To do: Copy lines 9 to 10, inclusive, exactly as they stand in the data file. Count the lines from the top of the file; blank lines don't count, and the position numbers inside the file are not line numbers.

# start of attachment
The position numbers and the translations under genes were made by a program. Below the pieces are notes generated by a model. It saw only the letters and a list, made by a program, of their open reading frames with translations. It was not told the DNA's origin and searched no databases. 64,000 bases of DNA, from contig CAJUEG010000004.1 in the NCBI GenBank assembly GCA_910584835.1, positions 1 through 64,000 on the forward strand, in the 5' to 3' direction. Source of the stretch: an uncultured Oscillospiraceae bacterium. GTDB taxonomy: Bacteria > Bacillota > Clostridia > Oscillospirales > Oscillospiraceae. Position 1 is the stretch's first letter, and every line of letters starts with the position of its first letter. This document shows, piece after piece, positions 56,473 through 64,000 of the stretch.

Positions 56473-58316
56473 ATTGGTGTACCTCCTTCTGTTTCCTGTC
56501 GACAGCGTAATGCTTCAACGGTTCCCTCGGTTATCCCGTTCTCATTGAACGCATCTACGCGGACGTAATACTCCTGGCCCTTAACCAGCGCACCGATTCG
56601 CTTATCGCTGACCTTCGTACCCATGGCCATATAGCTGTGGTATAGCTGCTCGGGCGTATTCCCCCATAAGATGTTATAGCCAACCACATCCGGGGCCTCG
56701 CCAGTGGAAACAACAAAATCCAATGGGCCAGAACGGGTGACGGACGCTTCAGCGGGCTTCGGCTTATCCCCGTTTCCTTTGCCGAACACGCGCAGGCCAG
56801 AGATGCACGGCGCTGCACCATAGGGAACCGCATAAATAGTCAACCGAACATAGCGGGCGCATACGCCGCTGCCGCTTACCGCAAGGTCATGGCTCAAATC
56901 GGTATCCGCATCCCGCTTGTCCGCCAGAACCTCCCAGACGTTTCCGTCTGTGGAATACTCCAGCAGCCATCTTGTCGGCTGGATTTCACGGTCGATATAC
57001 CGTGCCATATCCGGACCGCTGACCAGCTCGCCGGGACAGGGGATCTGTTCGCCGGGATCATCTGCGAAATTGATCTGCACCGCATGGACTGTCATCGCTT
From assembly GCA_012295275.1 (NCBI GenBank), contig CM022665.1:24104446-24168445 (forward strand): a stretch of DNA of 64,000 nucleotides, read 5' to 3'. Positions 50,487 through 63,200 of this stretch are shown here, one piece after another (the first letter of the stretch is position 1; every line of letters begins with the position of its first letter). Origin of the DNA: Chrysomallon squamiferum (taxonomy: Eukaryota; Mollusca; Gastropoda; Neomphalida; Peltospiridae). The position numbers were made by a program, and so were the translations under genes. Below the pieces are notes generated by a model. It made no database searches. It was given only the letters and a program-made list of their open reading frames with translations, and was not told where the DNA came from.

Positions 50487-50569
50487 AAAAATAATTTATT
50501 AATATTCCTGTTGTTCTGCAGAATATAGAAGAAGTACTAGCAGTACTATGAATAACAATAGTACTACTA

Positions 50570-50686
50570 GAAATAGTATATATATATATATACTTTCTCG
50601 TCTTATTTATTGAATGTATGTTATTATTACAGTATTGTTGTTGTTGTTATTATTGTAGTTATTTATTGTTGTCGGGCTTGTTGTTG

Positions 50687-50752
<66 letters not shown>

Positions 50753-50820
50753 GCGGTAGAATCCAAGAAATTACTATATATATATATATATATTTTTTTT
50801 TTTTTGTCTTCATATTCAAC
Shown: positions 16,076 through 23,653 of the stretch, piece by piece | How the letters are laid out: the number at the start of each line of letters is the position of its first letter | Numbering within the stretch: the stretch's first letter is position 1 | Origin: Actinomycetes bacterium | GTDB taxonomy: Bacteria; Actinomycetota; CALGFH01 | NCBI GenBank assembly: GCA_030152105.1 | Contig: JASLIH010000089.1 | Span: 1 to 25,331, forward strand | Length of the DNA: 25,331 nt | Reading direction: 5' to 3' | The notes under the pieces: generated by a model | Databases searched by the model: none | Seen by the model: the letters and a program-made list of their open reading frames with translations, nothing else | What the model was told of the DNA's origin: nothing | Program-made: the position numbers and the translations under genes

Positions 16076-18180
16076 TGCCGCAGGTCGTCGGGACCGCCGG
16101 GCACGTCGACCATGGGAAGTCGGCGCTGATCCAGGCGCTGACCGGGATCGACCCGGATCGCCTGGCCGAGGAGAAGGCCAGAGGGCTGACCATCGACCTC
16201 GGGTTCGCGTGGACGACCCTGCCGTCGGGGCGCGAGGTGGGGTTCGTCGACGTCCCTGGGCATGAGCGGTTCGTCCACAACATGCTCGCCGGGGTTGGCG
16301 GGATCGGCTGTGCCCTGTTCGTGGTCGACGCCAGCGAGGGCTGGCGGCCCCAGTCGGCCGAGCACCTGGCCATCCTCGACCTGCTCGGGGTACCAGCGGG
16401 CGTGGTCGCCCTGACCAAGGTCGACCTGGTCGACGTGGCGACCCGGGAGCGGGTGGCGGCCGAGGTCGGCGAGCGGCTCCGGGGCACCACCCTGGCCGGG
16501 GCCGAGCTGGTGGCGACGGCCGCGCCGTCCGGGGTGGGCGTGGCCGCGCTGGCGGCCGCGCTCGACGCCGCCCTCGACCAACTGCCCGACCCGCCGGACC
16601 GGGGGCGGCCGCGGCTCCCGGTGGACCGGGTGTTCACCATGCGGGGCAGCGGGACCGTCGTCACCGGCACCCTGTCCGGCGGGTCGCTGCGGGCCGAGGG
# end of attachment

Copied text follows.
57001 CGTGCCATATCCGGACCGCTGACCAGCTCGCCGGGACAGGGGATCTGTTCGCCGGGATCATCTGCGAAATTGATCTGCACCGCATGGACTGTCATCGCTT
From assembly GCA_012295275.1 (NCBI GenBank), contig CM022665.1:24104446-24168445 (forward strand): a stretch of DNA of 64,000 nucleotides, read 5' to 3'. Positions 50,487 through 63,200 of this stretch are shown here, one piece after another (the first letter of the stretch is position 1; every line of letters begins with the position of its first letter). Origin of the DNA: Chrysomallon squamiferum (taxonomy: Eukaryota; Mollusca; Gastropoda; Neomphalida; Peltospiridae). The position numbers were made by a program, and so were the translations under genes. Below the pieces are notes generated by a model. It made no database searches. It was given only the letters and a program-made list of their open reading frames with translations, and was not told where the DNA came from.